Plans to force veterans to return to their doctors after 12 sessions have been postponed, amid concerns the changes may disadvantage returned service personnel with complex needs.
The Department of Veterans Affairs' treatment cycle initiative would restrict GP referrals to allied health services to up to 12 sessions or one year, whichever comes sooner, even for those with chronic health conditions.
Before, a doctor could make an ongoing referral for those with chronic problems.
The Australian Medical Association said moving to a treatment cycle would prevent "fragmentation of care and unnecessary duplication of services".
But the Australian Physiotherapy Association said the changes would make GPs the "gatekeepers" of veterans health care, and lead to gaps in service and extra out-of-pocket expenses.
Now Veterans Affairs Minister Darren Chester says the changes will be postponed from July 1 to October 1 to provide more time for the department to meet with stakeholders.
"We have listened to feedback from health professionals who deliver care to the veteran community about the need for more support to accompany the changes to allied health referral," Mr Chester said.
"[The department] has been instructed to work closely with allied health providers, GPs and the veteran community to ensure the new arrangements are properly communicated and implemented in a timely manner."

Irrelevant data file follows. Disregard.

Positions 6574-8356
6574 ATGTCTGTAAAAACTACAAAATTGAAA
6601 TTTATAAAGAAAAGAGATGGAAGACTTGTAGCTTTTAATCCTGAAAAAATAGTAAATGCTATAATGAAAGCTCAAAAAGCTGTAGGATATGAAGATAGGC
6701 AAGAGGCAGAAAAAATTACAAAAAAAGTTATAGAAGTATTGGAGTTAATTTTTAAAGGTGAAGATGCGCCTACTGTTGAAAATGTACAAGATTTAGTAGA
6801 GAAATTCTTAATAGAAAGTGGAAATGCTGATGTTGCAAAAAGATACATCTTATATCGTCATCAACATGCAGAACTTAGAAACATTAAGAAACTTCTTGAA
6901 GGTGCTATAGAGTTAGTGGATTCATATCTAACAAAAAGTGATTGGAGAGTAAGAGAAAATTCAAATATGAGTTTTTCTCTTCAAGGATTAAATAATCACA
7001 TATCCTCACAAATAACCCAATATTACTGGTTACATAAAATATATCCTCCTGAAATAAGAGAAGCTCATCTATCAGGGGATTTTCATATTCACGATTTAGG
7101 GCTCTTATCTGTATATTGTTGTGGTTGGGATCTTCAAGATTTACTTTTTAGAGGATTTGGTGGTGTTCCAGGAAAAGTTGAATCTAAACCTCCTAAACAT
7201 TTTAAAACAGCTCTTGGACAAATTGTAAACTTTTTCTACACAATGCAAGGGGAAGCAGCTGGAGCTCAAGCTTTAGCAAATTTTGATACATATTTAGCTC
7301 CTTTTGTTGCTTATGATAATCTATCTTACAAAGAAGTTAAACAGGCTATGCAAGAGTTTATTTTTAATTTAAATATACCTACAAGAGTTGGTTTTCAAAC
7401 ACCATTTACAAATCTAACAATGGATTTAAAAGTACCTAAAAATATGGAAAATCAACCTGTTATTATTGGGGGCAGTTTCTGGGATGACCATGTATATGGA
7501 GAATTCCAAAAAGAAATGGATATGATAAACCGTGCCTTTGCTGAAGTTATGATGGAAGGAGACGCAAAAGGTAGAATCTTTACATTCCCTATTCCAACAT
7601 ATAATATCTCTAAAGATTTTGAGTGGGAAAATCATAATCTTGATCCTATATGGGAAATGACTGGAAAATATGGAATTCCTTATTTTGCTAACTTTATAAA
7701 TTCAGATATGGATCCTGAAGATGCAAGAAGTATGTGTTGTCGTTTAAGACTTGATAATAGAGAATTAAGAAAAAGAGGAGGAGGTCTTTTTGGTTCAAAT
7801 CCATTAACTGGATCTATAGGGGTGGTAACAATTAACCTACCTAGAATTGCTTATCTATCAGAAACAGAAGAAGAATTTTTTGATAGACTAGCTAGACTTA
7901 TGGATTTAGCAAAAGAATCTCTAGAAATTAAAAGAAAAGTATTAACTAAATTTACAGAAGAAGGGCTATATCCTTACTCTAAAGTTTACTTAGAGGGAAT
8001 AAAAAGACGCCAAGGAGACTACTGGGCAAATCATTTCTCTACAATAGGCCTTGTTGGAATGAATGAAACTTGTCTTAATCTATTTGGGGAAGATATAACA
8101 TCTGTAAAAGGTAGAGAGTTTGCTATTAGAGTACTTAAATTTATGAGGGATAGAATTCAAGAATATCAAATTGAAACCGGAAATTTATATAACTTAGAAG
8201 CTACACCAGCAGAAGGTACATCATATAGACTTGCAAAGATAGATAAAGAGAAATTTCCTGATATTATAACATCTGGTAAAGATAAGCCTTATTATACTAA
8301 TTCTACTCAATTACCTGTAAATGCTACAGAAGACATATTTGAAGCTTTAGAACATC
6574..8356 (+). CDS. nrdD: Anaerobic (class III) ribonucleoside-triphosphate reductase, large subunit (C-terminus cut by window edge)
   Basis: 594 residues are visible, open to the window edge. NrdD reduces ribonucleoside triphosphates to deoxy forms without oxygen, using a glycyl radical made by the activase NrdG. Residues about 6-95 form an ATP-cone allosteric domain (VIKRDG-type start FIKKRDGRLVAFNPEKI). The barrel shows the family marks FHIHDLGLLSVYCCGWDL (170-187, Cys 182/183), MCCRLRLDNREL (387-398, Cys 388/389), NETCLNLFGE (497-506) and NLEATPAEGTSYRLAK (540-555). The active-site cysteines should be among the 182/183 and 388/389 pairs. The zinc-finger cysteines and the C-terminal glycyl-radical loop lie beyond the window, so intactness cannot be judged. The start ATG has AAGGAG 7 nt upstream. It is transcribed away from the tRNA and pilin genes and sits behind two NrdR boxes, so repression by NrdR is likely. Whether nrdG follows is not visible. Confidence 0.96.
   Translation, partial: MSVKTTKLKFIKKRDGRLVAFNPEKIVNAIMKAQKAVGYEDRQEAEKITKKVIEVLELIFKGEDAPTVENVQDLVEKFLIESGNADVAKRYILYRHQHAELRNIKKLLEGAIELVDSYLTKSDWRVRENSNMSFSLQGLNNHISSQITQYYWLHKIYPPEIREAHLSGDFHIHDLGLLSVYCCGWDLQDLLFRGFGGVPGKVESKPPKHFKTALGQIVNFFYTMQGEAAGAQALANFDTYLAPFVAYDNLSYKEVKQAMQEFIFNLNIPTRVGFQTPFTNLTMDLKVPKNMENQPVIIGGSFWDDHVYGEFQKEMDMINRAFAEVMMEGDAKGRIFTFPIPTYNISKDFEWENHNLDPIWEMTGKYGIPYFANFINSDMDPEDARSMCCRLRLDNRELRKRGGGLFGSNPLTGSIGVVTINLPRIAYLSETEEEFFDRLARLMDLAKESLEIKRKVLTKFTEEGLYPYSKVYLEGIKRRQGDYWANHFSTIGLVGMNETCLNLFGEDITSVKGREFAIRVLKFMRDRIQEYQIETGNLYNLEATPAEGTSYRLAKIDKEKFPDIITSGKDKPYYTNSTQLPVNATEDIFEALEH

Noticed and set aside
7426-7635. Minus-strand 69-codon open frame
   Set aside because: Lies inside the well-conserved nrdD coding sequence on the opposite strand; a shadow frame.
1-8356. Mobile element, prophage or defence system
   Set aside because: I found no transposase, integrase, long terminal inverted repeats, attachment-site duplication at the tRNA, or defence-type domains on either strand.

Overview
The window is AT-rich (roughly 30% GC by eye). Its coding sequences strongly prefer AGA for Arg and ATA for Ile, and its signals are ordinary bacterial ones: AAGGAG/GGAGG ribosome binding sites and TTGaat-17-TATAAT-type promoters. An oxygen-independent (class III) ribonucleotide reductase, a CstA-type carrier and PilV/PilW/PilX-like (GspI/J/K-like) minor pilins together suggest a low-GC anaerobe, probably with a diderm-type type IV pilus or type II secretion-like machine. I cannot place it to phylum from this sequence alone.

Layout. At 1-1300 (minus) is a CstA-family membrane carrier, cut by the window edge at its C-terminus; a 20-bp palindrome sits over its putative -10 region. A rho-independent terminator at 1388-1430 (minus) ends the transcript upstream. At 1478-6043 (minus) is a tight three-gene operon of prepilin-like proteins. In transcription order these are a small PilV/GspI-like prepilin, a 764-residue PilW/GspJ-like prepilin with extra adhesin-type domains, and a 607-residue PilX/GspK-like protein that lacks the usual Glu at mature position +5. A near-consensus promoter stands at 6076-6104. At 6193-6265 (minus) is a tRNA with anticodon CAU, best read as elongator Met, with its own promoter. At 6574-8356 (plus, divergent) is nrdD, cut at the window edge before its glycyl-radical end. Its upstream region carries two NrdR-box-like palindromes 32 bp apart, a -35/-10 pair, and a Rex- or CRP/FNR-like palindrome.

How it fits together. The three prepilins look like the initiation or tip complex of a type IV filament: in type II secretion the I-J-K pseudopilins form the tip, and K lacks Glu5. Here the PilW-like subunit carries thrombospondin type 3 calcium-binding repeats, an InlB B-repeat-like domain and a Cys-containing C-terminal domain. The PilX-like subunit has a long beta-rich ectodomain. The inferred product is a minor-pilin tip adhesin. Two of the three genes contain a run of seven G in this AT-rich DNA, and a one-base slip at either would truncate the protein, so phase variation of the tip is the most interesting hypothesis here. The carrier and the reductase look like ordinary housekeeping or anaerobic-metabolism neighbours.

But Labor's veterans' affairs spokesman Shayne Neumann believed the delay showed there were serious problems with the transition to the new system.
"This last-minute backflip by the government on the start date shows it has failed to consult properly with veterans and health professionals," a spokesman for Mr Neumann said.
"Labor is pleased they are finally listening and hopes the delay will allow for proper communication and processes to be put in place to support the changes."
The opposition is concerned the move to treatment cycles could mean an extra visit to the GP every few weeks for veterans with high and complex needs, and result in gaps and delays in treatment.
"Labor believes the new system should be more flexible and veterans with complex cases should be exempted," he said.
Veterans support group Soldier On was concerned the changes could "impose unnecessary burdens on veterans, particularly those with complex and chronic conditions and may create barriers to accessing healthcare".
"The changes also read as though the GP has total control over treatment options, where collaboration between the veteran, GP and allied health provider would be the preferred model," a spokesman said.